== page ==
“An important volume that will become an indispensable resource, providing a much-needed update on early contact in the North American Southeast with a rich emphasis on the agency and social lives of past indigenous communities.”—David H. Dye, editor of New Deal Archaeology in Tennessee: Intellectual, Methodological, and Theoretical Contributions
The years AD 1500–1700 were a time of dramatic change for the indigenous inhabitants of southeastern North America, yet Native histories during this era have been difficult to reconstruct due to a scarcity of written records before the eighteenth century. Using archaeology to enhance our knowledge of the period, Contact, Colonialism, and Native Communities in the Southeastern United States presents new research on the ways Native societies responded to early contact with Europeans.
Featuring sites from Kentucky to Mississippi to Florida, these case studies investigate how indigenous groups were affected by the expeditions of explorers such as Hernando de Soto, Pánfilo de Narváez, and Juan Pardo. Contributors re-create the social geography of the Southeast during this time, trace the ways Native institutions changed as a result of colonial encounters, and emphasize the agency of indigenous populations in situations of contact. They demonstrate the importance of understanding the economic, political, and social variability that existed between Native and European groups.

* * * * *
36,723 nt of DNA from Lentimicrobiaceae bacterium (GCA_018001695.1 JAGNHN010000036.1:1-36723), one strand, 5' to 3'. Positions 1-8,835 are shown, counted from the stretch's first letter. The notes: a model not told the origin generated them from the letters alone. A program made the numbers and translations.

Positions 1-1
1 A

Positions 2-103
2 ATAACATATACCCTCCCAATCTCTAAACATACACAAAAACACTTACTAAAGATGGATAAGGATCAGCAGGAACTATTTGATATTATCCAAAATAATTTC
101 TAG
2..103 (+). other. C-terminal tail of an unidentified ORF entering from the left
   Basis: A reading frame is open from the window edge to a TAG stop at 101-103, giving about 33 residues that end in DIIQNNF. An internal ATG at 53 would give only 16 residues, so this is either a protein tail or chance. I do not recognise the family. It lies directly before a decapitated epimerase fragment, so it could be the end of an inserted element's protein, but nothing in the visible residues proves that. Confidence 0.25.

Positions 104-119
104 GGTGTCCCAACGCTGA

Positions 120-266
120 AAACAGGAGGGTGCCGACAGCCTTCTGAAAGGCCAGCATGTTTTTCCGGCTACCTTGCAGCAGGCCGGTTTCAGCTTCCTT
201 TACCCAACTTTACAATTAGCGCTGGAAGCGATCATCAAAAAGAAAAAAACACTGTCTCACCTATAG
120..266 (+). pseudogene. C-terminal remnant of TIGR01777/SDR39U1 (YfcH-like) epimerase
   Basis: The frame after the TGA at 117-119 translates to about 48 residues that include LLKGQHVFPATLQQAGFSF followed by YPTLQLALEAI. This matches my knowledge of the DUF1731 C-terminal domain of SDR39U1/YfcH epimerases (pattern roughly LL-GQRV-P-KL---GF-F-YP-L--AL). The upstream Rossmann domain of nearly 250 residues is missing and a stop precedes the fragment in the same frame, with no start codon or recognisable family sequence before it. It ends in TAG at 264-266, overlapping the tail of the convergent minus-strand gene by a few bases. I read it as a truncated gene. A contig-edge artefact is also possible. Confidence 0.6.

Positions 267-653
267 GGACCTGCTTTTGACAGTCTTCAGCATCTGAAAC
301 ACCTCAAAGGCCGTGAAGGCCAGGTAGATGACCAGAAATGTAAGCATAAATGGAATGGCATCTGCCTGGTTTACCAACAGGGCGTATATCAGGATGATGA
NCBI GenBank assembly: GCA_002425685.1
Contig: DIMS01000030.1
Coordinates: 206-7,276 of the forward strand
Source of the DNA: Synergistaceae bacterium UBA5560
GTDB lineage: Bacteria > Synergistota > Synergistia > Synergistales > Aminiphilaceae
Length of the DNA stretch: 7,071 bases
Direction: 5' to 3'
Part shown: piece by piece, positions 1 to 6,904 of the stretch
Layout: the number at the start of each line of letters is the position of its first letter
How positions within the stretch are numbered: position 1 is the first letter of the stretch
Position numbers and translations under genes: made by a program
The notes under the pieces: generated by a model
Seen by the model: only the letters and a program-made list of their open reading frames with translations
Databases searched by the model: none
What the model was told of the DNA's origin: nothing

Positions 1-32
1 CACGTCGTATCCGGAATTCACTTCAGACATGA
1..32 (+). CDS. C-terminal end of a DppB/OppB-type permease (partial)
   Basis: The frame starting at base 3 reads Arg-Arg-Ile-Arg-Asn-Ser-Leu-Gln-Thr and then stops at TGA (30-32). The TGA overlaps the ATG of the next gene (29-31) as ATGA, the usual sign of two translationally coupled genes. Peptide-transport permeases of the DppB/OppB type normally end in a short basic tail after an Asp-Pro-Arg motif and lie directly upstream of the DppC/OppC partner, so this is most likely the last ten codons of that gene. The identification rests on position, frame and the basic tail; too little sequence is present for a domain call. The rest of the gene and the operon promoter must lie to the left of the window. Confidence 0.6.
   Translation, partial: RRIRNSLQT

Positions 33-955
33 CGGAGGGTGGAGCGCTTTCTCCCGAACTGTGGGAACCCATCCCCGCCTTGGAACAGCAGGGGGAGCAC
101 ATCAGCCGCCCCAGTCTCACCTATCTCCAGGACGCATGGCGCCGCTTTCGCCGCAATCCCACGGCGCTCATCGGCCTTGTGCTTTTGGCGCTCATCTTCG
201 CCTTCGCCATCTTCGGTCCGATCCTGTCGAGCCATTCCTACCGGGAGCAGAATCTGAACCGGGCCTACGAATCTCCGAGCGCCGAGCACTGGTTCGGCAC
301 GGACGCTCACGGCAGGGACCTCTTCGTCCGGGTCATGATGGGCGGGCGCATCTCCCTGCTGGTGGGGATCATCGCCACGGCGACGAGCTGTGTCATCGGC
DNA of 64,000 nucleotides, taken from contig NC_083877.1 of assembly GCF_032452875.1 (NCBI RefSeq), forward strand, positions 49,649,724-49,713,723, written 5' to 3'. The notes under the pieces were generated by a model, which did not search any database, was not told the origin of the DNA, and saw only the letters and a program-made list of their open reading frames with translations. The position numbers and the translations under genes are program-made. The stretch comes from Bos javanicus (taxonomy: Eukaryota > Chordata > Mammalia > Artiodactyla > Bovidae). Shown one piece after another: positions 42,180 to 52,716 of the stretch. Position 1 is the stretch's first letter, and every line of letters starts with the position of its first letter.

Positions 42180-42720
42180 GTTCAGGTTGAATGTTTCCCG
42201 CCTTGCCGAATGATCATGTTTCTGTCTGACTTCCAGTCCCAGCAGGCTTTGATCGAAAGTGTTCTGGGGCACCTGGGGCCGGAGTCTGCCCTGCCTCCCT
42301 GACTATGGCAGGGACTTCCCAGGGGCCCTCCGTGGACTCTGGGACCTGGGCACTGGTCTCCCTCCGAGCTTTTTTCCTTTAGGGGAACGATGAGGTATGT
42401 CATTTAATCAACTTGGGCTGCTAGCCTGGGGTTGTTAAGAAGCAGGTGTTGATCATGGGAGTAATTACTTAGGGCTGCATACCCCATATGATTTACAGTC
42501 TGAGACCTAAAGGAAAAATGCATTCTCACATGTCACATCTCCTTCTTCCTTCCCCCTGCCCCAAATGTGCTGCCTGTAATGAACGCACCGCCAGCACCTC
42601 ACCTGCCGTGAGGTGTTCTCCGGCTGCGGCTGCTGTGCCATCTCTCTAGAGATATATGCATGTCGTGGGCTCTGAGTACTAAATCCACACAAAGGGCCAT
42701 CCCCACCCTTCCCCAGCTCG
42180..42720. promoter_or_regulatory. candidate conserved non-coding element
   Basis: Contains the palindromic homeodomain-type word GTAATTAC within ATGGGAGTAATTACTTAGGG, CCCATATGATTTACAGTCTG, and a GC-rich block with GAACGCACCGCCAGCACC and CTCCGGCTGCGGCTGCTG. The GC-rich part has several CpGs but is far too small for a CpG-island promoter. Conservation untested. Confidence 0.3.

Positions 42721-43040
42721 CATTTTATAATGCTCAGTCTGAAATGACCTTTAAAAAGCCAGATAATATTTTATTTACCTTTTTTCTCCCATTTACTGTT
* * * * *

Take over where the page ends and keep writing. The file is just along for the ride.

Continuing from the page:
Bridging the gap between historical records and material artifacts, this volume answers many questions and opens up further avenues for exploring these transformative centuries, pushing the field of early contact studies in new theoretical and methodological directions. Edmond A. Boudreaux III is director of the Center for Archaeological Research and associate professor of anthropology at the University of Mississippi. He is the author of The Archaeology of Town Creek. Maureen Meyers, associate professor of anthropology at the University of Mississippi, is coeditor of Archaeological Perspectives on the Southern Appalachians: A Multiscalar Approach. Jay K. Johnson, professor emeritus of anthropology at the University of Mississippi, is the editor of Remote Sensing in Archaeology: An Explicitly North American Perspective. A volume in the Florida Museum of Natural History: Ripley P. Bullen Series